For the first time in 15 quarters Marks & Spencer posts a rise in non-food sales. As Hayley Platt reports, the British retailer says it's starting to put its online distribution problems behind it.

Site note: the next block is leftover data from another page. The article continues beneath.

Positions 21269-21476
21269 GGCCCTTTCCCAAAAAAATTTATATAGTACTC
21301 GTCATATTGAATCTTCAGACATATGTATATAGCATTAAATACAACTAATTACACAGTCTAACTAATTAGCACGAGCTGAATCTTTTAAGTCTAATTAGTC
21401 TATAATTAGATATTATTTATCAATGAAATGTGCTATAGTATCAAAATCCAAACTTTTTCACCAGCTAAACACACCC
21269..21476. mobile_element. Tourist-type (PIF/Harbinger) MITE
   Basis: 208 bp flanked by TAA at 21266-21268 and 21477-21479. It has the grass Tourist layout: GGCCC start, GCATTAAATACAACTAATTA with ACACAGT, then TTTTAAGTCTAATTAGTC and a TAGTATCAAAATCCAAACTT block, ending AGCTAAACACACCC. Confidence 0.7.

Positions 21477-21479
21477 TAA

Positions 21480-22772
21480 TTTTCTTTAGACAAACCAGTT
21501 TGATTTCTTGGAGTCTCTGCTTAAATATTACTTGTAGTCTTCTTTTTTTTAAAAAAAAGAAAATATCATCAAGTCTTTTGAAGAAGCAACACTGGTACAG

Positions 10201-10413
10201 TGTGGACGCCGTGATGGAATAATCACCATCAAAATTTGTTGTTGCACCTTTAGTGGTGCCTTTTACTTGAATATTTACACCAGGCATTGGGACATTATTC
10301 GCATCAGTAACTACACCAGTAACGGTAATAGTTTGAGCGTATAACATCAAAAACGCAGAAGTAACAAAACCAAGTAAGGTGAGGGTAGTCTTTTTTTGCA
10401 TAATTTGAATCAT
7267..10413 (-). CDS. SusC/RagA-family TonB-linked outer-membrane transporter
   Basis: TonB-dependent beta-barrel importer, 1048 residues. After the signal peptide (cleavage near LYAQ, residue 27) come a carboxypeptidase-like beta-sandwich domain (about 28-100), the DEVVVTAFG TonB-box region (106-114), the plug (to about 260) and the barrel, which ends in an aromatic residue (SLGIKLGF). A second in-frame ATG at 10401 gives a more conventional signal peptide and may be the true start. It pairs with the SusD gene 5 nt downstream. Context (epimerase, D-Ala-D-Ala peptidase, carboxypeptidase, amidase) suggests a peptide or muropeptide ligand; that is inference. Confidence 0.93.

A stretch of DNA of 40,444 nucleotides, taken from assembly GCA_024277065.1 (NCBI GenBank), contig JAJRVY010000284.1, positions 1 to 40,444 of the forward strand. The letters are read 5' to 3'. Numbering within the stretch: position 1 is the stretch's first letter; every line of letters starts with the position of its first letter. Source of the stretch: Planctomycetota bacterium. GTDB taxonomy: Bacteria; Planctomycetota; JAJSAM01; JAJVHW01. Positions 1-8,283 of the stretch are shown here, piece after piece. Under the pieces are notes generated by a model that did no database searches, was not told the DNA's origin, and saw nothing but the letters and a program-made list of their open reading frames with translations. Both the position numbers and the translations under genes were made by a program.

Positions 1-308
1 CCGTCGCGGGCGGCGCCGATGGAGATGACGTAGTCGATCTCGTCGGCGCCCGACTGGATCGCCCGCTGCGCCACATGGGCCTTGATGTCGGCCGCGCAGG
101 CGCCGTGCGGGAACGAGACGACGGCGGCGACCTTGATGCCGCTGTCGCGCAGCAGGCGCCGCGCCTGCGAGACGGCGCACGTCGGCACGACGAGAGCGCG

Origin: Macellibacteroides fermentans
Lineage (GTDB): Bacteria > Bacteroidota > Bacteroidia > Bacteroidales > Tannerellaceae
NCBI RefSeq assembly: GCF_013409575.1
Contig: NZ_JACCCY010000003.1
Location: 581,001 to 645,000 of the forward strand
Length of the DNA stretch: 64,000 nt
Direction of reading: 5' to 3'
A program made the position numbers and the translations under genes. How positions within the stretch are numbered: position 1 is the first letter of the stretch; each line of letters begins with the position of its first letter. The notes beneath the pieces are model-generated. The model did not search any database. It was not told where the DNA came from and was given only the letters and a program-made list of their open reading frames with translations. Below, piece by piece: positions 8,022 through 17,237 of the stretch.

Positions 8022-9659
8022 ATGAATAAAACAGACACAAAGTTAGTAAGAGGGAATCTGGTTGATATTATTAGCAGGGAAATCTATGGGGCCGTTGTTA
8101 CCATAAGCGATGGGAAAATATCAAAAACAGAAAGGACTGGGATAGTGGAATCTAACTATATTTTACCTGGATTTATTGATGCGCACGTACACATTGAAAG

It may have taken almost four years. But at last Marks and Spencer is seeing some growth other than food sales. General merchandising including clothing and homeware rose 0.7 percent in the first 3 months of the year. Ending 15 quarters of decline. It was a welcome relief for investors, says IG's Alastair McCaig. (SOUNDBITE) (English) ALASTAIR MCCAIG, MARKET COMMENTATOR, IG.COM SAYING: "In fairness it completely reverted what the market expectations were. It's certainly a record that was unwarranted really when you consider the efforts that have been made by the management and I guess the patience and tolerance of the markets especially when you consider the 3-year turnaround plan." Overall sales rose 1.9 percent. And food, which remains the bright spot, grew 0.7 percent, outperforming the wider grocery sector. Still it hasn't all been plain sailing. The British retailer, under the leadership of Marc Bolland, has spent billions of pounds improving its offering. Investing in refurbishing existing stores, opening a new distribution centre and an online platform which has suffered teething problems. So could this be the end of its troubles? (SOUNDBITE) (English) ALASTAIR MCCAIG, MARKET COMMENTATOR, IG.COM SAYING: "I do think there's been a gradual and sustainable shift in the perception of the Marks and Spencer shopper. I think the age demographic has undoubtedly migrated south, something that they desperately needed to happen and I think they have managed to get a slightly younger shopper through the door. This has been an improvement and this is part of the reason why we've seen the share price reflect that." But the group's international performance hasn't been doing as well. The Russia/Ukraine crisis has affected sales there as has a slide in the euro. Shares though have been steadily improving over the last six months. They rose more than 6 percent in morning trading.